I do not see why you'd want your car to be overweight compared to others. Do you seriously think any of the teams would run their 20Lbs of ballast all the way in the front. It is an spec series and personally I would say it doesnt need ballast, in the worst case to equalize it, but not to fix a Weight Distribution that is 6% off what was aimed forAs for cars being designed to not run ballast.. that makes no sense to me. Any car designer wants to be able to run as much ballast as possible. Any race team wants to be able to run as much ballast as possible.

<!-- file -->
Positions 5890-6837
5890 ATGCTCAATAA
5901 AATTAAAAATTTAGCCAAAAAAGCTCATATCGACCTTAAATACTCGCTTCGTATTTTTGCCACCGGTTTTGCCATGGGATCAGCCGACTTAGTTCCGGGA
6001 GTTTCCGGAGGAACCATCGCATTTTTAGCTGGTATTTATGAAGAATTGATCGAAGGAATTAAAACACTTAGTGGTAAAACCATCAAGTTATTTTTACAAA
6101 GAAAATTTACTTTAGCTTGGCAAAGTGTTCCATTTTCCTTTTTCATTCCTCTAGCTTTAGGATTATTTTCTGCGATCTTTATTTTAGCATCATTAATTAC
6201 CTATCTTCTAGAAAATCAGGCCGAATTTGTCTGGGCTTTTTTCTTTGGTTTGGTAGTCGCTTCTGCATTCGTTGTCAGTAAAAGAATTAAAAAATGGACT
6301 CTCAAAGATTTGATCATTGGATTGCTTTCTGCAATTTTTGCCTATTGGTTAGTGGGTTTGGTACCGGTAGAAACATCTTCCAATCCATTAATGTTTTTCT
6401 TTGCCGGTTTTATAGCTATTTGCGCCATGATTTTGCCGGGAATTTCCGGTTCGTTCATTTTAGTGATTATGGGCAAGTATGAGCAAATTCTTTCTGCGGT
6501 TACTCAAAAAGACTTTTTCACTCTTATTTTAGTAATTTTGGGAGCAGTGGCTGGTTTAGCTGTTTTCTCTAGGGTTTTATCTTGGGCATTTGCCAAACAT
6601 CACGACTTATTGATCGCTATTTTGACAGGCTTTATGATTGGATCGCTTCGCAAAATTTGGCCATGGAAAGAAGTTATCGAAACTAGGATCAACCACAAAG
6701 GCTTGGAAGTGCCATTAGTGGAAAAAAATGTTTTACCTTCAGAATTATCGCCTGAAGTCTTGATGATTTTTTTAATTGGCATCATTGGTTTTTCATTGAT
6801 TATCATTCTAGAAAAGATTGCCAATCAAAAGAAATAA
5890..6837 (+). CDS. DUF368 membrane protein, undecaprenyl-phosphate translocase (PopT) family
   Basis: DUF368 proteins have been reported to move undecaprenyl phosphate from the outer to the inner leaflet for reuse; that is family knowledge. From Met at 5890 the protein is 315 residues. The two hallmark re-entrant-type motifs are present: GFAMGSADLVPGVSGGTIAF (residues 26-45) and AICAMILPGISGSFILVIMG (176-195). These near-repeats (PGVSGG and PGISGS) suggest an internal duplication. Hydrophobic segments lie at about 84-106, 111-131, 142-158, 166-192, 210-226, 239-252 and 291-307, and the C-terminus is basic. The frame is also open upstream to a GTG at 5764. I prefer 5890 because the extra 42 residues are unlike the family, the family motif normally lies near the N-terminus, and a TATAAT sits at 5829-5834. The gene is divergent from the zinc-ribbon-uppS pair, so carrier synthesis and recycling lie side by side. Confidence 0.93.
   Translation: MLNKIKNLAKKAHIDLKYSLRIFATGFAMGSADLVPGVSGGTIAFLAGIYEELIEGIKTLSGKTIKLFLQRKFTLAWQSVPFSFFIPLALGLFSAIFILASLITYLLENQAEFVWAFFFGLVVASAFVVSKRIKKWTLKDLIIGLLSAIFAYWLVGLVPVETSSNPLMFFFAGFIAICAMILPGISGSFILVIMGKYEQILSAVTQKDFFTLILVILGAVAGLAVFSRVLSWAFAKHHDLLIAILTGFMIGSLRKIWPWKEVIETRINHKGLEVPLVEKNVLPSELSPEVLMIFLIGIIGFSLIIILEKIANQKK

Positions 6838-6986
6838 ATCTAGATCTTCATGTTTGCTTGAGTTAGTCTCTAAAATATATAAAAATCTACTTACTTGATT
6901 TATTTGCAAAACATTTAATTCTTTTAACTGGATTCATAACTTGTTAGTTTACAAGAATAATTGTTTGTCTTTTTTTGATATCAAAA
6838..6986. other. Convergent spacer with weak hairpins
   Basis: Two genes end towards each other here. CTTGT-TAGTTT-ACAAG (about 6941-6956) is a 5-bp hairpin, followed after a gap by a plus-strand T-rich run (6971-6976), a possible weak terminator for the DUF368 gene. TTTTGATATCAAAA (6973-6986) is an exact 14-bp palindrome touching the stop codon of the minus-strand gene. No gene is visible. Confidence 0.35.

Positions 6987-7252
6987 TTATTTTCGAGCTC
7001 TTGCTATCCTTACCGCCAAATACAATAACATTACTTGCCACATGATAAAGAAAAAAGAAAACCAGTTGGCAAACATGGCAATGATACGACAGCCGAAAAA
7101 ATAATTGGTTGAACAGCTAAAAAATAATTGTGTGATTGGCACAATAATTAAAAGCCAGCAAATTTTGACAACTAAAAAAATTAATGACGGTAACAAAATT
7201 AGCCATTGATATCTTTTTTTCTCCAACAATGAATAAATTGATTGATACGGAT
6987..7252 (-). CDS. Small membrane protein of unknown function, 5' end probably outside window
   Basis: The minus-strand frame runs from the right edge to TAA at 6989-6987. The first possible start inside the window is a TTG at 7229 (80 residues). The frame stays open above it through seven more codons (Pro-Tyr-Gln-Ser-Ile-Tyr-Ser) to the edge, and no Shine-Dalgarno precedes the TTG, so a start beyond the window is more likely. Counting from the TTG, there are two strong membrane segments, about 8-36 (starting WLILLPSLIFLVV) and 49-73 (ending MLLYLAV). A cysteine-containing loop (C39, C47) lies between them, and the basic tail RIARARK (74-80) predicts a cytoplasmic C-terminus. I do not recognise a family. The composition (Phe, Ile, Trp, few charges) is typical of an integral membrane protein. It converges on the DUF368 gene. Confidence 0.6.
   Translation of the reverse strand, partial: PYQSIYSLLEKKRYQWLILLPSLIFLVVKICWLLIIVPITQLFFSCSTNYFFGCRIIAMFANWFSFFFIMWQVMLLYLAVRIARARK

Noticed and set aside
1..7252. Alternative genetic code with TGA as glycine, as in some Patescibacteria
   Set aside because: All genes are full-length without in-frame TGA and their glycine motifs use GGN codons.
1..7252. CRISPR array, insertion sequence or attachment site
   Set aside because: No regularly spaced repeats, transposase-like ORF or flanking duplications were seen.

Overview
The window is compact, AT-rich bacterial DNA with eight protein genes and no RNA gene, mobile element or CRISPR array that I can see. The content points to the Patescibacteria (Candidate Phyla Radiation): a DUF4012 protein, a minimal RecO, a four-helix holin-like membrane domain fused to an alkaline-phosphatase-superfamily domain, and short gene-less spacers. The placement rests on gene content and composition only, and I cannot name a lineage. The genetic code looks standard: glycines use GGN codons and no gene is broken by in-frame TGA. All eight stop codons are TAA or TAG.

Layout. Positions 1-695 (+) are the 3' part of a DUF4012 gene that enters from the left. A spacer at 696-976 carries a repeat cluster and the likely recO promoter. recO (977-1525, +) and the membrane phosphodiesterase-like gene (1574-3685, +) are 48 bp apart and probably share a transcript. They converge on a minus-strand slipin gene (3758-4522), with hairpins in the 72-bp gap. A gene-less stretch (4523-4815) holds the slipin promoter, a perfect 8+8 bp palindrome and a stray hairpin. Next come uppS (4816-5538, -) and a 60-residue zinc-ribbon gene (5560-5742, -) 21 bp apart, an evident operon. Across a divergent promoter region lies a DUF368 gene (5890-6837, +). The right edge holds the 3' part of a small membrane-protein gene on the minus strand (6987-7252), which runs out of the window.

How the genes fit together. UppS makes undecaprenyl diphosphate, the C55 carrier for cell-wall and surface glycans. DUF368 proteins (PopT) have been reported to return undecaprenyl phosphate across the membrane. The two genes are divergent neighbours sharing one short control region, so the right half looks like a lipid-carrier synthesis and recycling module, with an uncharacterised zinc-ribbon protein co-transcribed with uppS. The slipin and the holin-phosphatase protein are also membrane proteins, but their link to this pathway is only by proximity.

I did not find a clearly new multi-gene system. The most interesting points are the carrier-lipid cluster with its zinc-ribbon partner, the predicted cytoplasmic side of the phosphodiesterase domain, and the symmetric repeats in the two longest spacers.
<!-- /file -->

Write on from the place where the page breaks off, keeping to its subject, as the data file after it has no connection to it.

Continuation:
That is the case yes. But 6% is just too much. Apart from that, First builds are always a little bit heavier and Dallara just had to take that into account, which in my eyes seem like they didnt.Here's what I see as a plausible chain of events: ICONIC or IndyCar or whoever the hell set a chassis spec to Dallara, who have won the contract based on their conceptual work business proposition. Dallara has a very aggressive weight reduction target they have to meet, which likely is going to make it very challenging to have much working room to ballast the car. They do their initial design work and put placeholders for supplied parts and their anticipated weighs, and design around that to hit their design targets. Later in the design stage Dallara gets the final pieces from their various suppliers to find that they are appreciably overweight. At this point it's too late to spec another supplied part or to do fundamental redesign. They're stuck with what they have, and by being a bit overweight their headroom for ballasting and adjusting nose weight has shrunk.